Select Type of Application to Validate
Figure 4 - Select Type of Application to Validate

Select Validate Windows Store App.

The next screen will load after the application scans your PC for potential apps. You will then see a screen similar to Figure 5.

Select your application from the list
Figure 5 - Select your application from the list

After you have selected your application from the displayed list (in this example's case: HTG_Videos_4_Windows8_Store ), click Next. A resemblance of Figure 6 will show.

Validating
Figure 6 - Validating

This process takes a while. Even for a very small application like ours, it takes about 10 minutes! Imagine if you have a very large and complicated system... Anyway, why it takes so long is because it tests a lot of things. It tests the following:

  1. Clean reversible install test - Reason: A clean, reversible, installation allows users to successfully manage (deploy, and remove) applications on their system.
  2. Install to the correct folders test - Reason: Windows provides specific locations in the file system to store programs and software components, shared application data, and application data specific to a user.
  3. Digitally signed file test - Reason: An Authenticode digital signature allows users to be sure that the software is genuine. It also allows detection if a file has been tampered with, e.g. infected by a virus.
  4. Support x64 Windows test - Reason: To maintain compatibility with 64-bit versions of Windows, it is necessary that applications should natively support 64-bit or at minimum 32-bit Windows based applications to run seamlessly on 64-bit.
  5. OS version checking test - Reason: Applications must not perform version checks for equality (== 5.1). If you need a specific feature, check whether the feature is available. If you need Windows XP, check for Windows XP or later (&gt;= 5.1), This way, your detection code will continue to work on future versions of Windows. Driver installers and uninstall modules should never check the OS version.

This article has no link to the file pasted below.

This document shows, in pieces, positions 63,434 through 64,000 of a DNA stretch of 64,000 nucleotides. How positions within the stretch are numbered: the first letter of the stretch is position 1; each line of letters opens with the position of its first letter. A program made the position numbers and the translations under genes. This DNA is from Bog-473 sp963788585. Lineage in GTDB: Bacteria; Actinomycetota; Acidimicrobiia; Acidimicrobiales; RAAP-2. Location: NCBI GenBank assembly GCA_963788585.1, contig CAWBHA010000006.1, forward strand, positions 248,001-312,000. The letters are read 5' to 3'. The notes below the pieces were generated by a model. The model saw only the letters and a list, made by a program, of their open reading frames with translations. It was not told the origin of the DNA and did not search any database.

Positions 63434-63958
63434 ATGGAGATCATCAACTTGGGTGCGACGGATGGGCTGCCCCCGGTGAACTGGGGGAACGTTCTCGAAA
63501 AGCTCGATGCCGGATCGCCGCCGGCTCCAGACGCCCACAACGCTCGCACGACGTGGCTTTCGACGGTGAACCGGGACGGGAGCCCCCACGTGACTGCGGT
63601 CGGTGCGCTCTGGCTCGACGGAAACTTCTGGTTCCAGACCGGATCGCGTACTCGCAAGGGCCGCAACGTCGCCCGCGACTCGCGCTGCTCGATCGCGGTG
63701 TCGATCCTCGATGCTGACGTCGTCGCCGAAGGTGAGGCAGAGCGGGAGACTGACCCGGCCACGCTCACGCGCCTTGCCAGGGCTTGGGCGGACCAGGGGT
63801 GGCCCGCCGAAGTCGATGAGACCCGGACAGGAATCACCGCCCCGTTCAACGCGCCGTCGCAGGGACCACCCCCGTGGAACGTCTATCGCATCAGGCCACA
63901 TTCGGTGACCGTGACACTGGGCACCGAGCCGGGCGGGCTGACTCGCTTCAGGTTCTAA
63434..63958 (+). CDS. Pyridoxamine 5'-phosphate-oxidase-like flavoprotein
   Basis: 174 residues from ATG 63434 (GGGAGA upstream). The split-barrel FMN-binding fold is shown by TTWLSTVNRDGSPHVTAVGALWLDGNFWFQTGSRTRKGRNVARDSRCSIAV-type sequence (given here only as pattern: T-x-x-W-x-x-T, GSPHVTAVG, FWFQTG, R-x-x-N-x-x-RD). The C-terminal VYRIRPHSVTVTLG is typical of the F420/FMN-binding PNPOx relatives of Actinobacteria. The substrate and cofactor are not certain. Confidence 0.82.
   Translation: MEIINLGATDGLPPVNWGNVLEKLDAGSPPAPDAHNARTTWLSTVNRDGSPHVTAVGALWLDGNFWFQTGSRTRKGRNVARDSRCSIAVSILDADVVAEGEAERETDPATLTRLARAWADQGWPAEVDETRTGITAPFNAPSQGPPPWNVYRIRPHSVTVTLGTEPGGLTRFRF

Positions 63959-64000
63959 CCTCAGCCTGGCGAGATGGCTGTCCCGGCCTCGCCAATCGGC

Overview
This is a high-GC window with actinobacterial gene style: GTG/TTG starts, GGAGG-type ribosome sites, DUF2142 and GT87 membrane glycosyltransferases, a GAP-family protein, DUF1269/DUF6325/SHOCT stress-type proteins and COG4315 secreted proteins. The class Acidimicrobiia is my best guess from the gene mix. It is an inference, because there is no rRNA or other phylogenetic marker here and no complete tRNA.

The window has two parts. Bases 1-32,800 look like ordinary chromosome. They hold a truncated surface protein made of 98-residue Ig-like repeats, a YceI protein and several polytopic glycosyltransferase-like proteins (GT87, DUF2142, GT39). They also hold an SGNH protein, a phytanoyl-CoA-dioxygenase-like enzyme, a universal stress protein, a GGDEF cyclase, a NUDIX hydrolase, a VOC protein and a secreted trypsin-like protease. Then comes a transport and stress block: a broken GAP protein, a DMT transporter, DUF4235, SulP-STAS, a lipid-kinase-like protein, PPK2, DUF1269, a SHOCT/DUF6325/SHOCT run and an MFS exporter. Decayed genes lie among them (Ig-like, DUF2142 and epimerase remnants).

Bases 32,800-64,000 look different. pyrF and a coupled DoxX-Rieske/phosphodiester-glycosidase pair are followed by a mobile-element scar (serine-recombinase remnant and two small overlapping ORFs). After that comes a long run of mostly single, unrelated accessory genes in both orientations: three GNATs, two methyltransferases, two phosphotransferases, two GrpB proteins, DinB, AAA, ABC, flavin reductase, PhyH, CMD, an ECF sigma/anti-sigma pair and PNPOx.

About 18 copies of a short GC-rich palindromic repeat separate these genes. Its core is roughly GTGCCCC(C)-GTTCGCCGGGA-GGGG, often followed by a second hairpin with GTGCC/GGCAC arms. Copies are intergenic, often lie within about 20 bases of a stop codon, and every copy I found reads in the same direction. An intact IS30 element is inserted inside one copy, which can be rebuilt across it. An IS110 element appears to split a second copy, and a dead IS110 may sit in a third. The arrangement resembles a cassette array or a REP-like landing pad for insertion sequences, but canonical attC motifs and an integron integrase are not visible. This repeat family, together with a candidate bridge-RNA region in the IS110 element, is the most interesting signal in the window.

6. User account control (UAC) test - Reason: Most applications do not require administrator privileges at run time, and should be just fine running as a standard-user. Windows applications must have a manifest (embedded or external) to define its execution level that tells OS the privileges needed to run the application.
  7. Adhere to system restart manager messages - Reason: In a critical shutdown, applications that return FALSE to WM_QUERYENDSESSION will be sent WM_ENDSESSION and closed, while those that time out in response to WM_QUERYENDSESSION will be terminated.
  8. Safe mode test - Reason: By default, most drivers and services that did not come preinstalled with Windows are not started in Safe Mode. They should remain disabled unless they are needed for basic operations of the system or for diagnostic and recovery purposes.
  9. Multiuser session test - Reason: Windows users should be able to run concurrent sessions without conflict or disruption. Applications must ensure that when running in multiple sessions either locally or remotely, the normal functionality of the application should not be impacted. Application settings and data files should not be persisted across users. A user’s privacy and preferences should be isolated to the user’s session.
  10. Crashes and hangs test - Reason: Application failures such as crashes and hangs are a major disruption to users and cause frustration. Eliminating such failures improves application stability and reliability, and overall, provides users with a better application experience.

Your program might launch while these tests are running, please make sure not to interact with it, as it will delay this tedious (but very necessary) process even further. When the tests have completed it will prompt you to be saved. Save the Report. The results of the test should display. If you have Failed, the detailed descriptions will explain exactly why. The most common problem will be the Type of Build their project has. If you have Built a debug version of your program, the tests will inform you as such and you will fail, as displayed in Figure 7. If one test has failed, your whole program fails. This might seem unfair, but it makes 100% sure that there will be no issues when run on the various devices.

Failed test
Figure 7 - Failed test. It kind of feels like my driving tests which I failed many many times....

In order to fix the issue(s) you'll have to follow the Kit's advice. I know that sounds unhelpful, but as mentioned, the report is very detailed. In my case I had a Debug version of my program (on purpose so that I can display the Failed screen). I had to switch it to Release Build. You can do this in two ways:

On your Run toolbar, switch the Build to Release - Figure 8.

Release mode
Figure 8 - Release mode

Or, in your Project Properties, switch to Release Build - Figure 9.